The DoD Reporter’s Notebook is a weekly summary of personnel, acquisition, technology and management stories that may have fallen below your radar during the past week, but are nonetheless important. It’s compiled and published each Monday by Federal News Network DoD reporters Jared Serbu and Scott Maucione.
IARPA working on AI satellite imagery solutions
The intelligence community awarded four contracts to build out a program that will allow artificial intelligence to tag and track satellite images.
“The goal of the SMART program is really to cut through what amounts to an avalanche of satellite imagery that’s coming down, being collected and analyzed,” Jack Cooper, a program manager at IARPA, told Federal News Network. “Our goal is to automate part of that process. We want to automate the broad area search and detection and characterization of larger evolving events.”
IARPA hopes by using AI to monitor things like heavy construction and crop growth that SMART can free up more time for analysts to focus on deeper work.
“There’s simply not enough analysts to look at all the data that that comes down,” Cooper said. Automation enhances our capability because we’re now touching that data. We are getting some coverages not perhaps, to the level of a true subject matter expert’s eyeballs on detailed analysis, but it is enough to understand and tag that for perhaps future review. The Earth is a huge place and we have lots of different satellites collecting data on it. With automation suddenly those places that maybe we weren’t checking and frequently were lower in the in the queue, now they’re a part of the analysis too. We are really enhancing that capability by expanding the swath of area we have knowledge on what we’re staying up to date on.”
IARPA awarded contracts to Accenture Federal Services, BlackSky Geospatial Solutions, Kitware and Systems and Technology Research. The contracts are multiyear and multiphase to allow the companies to build out different ways to tag the information.
“The goal of IARPA is to prove out that concept, and ultimately transition it to a partner or another agency into a program of record and in those regards, but this is a three phase program lasting four years,” Cooper said. — SM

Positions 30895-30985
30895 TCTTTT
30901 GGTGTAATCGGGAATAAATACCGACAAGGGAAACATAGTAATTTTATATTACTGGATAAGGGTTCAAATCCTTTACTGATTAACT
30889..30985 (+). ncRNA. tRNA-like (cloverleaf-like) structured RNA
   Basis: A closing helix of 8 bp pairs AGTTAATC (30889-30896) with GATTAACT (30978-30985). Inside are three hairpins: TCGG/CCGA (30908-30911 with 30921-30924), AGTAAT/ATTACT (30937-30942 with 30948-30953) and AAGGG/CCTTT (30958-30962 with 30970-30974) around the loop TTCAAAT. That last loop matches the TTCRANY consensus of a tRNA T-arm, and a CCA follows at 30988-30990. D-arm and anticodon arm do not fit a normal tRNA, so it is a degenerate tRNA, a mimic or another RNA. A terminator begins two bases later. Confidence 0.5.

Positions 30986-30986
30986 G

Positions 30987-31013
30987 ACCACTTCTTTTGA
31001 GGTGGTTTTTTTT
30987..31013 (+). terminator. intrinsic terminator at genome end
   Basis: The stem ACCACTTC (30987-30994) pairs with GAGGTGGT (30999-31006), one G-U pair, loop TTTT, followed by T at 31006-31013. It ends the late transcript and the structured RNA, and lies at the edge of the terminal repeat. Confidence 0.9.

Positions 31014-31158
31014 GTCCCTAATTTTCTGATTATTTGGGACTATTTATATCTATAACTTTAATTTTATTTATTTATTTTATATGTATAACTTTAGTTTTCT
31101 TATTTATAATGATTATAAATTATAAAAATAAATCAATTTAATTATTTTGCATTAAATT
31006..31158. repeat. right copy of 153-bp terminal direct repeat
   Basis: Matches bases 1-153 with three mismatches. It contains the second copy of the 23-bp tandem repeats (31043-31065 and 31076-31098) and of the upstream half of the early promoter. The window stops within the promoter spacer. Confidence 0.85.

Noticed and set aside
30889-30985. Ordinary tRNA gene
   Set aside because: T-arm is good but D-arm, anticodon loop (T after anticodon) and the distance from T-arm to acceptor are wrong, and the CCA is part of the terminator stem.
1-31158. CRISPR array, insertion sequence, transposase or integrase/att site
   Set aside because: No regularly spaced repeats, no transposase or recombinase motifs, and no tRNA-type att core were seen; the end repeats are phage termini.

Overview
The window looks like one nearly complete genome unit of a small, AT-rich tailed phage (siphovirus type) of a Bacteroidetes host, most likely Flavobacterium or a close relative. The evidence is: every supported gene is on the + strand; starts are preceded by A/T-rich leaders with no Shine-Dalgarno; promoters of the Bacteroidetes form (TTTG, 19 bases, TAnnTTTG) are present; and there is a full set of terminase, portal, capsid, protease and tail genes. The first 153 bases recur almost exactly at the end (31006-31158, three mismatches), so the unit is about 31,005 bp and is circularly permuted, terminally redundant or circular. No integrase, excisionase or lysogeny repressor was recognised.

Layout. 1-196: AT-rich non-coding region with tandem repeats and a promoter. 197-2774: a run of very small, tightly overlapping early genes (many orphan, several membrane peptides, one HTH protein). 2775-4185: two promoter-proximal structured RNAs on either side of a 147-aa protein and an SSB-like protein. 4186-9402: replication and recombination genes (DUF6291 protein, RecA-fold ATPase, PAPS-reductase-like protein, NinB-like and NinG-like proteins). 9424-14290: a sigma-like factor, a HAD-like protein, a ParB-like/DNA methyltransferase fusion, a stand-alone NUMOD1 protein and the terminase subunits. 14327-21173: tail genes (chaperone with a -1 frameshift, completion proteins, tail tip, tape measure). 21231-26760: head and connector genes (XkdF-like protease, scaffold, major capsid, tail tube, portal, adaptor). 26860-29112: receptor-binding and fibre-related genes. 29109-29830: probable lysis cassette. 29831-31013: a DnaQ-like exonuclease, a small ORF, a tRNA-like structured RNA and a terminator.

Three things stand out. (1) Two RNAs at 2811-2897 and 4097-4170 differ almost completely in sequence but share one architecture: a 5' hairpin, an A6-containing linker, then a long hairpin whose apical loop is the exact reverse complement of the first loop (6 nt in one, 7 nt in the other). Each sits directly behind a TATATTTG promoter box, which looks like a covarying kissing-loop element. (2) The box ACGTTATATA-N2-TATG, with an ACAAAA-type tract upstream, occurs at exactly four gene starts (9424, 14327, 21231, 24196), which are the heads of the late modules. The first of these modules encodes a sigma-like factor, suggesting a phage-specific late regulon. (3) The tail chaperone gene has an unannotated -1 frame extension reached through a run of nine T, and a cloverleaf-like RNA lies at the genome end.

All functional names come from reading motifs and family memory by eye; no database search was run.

Service members get permanent perk on moving reimbursements
Service members who want to hire their own movers when changing locations for military orders saw the reimbursement rate from the government increase to 100% early in the COVID-19 pandemic. That perk is now permanent.
U.S. Transportation Command put out guidance on Jan. 1, stating that all troops who hire their own private movers can get the Defense Department to pay the full price even after the coronavirus pandemic is over.
The change gives military families more options when moving, especially at a time when the military’s household goods reputation has been less than stellar. Families reported missing and broken goods. TRANSCOM is in the process of revamping its household goods contract to make companies hired by the military more accountable and improve service. However, the contract is in its nascent stages.
Before the coronavirus pandemic, families were only reimbursed 95% of the best value cost when hiring private movers.
In late May, DoD decided to give families the extra 5% to help out with economic issues and moving problems caused by COVID.
Moving is still a complicated situation for the military during the pandemic. As of Jan. 18, 63% of military bases had travel restrictions. That translates to about 150 bases limiting travel. Those limits include service members needing waivers to move to new orders to restrictions on how far troops can go from their installations.
Air Force eases hair restrictions
Women airmen now have more options for how they can wear their hair after the Air Force reviewed its grooming standards last week.
Longer ponytails and braids are now accepted in the service. Women can wear a single braid or ponytail or double braids down to the top inseam of their sleeves.
The moves comes after reports of damaged hair, headaches and even hair loss for some airmen due to the previous grooming standards. Recommendations for new standards came from thousands of women across the force to the 101st Air Force uniform board, which convened last November.
The changes will go into effect in February.
“This decision is a commitment to supporting the airmen we need and sustaining the culture and environment of excellence that will continue to make the Air Force an attractive career choice for airmen and families,” said Air Force Chief of Staff Gen. C.Q. Brown. “I’m thankful for the feedback and research conducted from a number of women leaders, the Women’s Initiative Team, the Air Force uniform board, and our joint teammates.”
The Air Force and other services have recently been rethinking their grooming standards that have negatively affected certain cultures or people with specific health issues.
“In addition to the health concerns we have for our Airmen, not all women have the same hair type, and our hair standards should reflect our diverse force,” said Chief Master Sergeant of the Air Force JoAnne Bass. “I am pleased we could make this important change for our women service members.”
Last year, the Air Force published guidance allowing airmen prone to razor bumps to grow short beards. The same guidance also allowed airmen to wear turbans and hijabs. — SM